Our History

The Founders.


(From left to right)- Miss Abbie Ferguson, Rev. Andrew Murray, Miss Anna Bliss

The Huguenot Seminary.

The Huguenot College has its origins in three educational institutions which previously existed in Wellington, namely the Huguenot Seminary, which later became the Huguenot College and Huguenot University College, the Mission Institute and Friedenheim. The Huguenot Seminary was founded in 1874 by Reverend Andrew Murray, D D. Dr Murray had been greatly interested in the life of Mary Lyon and her educational work in America and he, therefore, determined to establish an institution similar to Mount Holyoke Seminary, which should be a Christian educational home for the daughters of South Africa. Miss A.P Ferguson and Miss A.E Bliss came from Mount Holyoke Massachusetts, U.S.A, to become Principal and Vice-Principal of the Huguenot Seminary.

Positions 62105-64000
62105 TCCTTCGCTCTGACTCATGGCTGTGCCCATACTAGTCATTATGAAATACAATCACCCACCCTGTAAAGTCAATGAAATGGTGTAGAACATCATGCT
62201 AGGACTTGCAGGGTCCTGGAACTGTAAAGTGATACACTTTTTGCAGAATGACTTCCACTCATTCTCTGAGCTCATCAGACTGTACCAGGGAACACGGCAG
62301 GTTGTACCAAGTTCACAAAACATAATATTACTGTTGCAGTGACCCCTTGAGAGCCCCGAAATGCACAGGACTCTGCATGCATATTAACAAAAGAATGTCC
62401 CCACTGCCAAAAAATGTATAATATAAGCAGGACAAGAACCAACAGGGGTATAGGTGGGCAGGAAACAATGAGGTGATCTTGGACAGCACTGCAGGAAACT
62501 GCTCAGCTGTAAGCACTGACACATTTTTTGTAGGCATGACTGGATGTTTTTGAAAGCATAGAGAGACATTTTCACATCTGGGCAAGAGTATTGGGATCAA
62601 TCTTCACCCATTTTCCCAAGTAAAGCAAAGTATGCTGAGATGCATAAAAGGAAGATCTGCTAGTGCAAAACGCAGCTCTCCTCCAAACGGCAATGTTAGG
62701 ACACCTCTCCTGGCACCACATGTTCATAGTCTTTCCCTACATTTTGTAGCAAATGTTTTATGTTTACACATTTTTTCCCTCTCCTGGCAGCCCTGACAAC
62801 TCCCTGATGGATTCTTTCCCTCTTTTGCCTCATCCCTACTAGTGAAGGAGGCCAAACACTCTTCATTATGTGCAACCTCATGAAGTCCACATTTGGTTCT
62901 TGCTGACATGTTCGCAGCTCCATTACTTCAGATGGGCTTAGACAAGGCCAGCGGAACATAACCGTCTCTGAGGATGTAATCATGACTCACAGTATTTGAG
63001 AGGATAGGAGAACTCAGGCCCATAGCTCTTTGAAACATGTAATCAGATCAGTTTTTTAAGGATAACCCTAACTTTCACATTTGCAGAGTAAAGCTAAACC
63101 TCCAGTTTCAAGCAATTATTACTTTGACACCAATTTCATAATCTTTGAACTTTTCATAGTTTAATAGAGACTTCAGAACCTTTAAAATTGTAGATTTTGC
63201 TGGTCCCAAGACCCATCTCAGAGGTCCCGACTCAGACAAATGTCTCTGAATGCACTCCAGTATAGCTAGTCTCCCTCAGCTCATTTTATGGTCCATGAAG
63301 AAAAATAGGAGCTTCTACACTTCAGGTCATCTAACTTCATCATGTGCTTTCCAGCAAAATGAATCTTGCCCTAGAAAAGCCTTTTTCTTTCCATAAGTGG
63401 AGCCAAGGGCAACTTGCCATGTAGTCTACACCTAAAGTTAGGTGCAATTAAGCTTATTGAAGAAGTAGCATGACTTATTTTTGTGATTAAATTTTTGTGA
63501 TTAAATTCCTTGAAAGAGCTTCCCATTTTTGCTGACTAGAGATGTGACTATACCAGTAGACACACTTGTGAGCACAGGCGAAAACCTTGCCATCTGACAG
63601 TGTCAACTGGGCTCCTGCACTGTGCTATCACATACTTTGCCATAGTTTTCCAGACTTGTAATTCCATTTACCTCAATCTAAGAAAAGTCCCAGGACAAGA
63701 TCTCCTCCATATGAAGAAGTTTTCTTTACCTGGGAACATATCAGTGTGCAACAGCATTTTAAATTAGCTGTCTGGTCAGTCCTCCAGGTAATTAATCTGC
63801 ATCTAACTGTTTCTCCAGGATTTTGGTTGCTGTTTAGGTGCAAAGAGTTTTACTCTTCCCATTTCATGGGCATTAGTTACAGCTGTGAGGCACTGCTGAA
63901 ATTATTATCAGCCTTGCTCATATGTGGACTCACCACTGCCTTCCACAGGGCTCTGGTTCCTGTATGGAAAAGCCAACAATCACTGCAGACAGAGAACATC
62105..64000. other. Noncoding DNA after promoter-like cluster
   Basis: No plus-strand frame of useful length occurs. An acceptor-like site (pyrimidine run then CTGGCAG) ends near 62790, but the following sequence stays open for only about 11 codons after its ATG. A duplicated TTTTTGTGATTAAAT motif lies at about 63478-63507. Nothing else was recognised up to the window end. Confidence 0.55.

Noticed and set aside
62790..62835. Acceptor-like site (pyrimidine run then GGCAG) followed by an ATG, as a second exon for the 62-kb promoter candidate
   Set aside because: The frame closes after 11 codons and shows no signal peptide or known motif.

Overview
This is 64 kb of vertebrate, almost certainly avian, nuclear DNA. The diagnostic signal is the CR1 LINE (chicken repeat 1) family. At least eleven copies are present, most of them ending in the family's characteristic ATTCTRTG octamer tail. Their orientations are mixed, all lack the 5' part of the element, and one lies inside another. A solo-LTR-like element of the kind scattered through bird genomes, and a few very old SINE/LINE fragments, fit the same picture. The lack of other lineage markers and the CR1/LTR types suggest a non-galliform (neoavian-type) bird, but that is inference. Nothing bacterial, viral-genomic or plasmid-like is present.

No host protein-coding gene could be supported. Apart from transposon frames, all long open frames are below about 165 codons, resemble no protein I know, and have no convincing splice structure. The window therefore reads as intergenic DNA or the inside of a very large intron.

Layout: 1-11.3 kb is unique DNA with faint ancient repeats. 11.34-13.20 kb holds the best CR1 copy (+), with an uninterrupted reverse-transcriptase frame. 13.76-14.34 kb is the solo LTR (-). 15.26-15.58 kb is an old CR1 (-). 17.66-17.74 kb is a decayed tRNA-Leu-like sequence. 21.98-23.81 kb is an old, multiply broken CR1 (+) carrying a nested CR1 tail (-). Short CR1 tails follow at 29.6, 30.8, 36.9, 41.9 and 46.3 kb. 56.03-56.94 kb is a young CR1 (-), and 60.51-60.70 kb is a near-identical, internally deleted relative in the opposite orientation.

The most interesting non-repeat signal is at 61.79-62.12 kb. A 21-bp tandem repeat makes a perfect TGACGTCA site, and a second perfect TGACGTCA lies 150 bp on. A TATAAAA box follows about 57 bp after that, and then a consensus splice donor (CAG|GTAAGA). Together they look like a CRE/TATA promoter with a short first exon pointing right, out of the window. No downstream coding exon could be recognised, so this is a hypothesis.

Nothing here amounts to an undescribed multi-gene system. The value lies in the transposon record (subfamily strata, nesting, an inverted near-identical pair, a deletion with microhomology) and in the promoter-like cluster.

The school grew over the years with Bliss assuming more administrative abilities. When Dr Ferguson found the Huguenot College, the Huguenot Seminary became the Huguenot Girls High School with Dr Bliss as president. Dr Bliss became the president of the Huguenot College when Dr Ferguson retired in 1910. Within four years about twenty teachers came from America to help in the work at Wellington and other places. For the first 15 years, the students at the Huguenot Seminary followed a five-year curriculum, roughly the same as for the public examinations but with a broader scope. However, in the beginning, so much demand for teachers (who had to deliver the seminar) was that it was difficult to keep learners who could complete the course. In 1889 the curriculum was changed to prepare pupils for the public examinations, and the work then naturally fell into three sections: those of the High School, the Normal School and the College. In 1896 the “Normaalskool” was divorced and a separate training school was erected under James Harvie. In 1898, the College was formally recognized as the Huguenot College and in 1918 as the Huguenot University College, one of the constituent colleges of the University of South Africa. Among these was Miss Ferguson's brother, George R. Ferguson, to found an institution (Mission institute) at Wellington for training of young men. The Huguenot Seminary established Wellington as an important centre of education and gave rise to a succession of educational institutions where girls and women were also accommodated.